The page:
One of Brooklyn’s oldest street signs is hiding in plain sight in Brooklyn’s premier residential neighborhood (or so the papers and magazines would have you believe). At the corner of 7th Avenue and 1st street on the edge of a landmarked section of Park Slope — indicated by the maroon 1st Street sign — is a black and white 7th Avenue sign, battered and bruised but otherwise intact.
Street signs in NYC from 1964-1984 or so identified boroughs by street sign color — Brooklyn’s was white on black. There was some informal color coding going on before that, but new signs installed in 1964 standardized the color ID. All that went out the window in the 1980s when NYC’s streets signs went to green and white, and you no longer knew what borough you were in by street sign color.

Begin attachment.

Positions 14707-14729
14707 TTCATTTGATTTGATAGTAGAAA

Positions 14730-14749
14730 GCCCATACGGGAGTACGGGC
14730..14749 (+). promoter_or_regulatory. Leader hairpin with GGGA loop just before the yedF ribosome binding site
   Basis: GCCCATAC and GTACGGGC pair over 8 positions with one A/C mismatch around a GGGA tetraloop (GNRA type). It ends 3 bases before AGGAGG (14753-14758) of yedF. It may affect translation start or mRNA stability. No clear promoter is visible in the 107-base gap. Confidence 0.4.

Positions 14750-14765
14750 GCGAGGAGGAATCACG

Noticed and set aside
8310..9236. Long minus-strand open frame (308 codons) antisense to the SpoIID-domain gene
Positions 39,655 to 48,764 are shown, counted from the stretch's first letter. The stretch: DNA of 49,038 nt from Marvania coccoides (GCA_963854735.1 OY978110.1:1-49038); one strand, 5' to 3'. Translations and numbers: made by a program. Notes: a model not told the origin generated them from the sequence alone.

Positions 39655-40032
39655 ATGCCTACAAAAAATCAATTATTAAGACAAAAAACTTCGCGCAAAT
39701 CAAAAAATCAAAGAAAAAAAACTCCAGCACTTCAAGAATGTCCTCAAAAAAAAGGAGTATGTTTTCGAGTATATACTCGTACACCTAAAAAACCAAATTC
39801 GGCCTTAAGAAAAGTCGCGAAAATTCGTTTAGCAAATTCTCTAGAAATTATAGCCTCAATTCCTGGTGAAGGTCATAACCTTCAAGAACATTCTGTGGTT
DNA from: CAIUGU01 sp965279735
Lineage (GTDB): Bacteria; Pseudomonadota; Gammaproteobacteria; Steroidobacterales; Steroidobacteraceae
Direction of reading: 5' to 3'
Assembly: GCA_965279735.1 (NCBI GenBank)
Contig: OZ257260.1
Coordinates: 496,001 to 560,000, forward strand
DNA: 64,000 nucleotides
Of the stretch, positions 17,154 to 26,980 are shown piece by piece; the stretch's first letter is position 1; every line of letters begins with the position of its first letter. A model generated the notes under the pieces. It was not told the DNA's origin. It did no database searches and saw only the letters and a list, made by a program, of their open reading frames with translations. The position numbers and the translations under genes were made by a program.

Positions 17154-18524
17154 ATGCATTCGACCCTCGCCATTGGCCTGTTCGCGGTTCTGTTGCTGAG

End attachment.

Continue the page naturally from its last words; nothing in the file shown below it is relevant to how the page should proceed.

Signs like this, made of vinyl with a metallic holder, were introduced in NYC in 1964, so that’s the date this one was likely installed. The very first one I ever saw, in 1964, was on a new section of 7th Avenue serving as a Gowanus Expressway service road at 82nd Street in that same year.
Of course, posting it here insures its doom. The Department of Transportation is renowned for its obsession with standardization. And this sign, in 2012, is clearly out of uniform… it’ll either receive a green and white sign or a maroon Landmarks sign.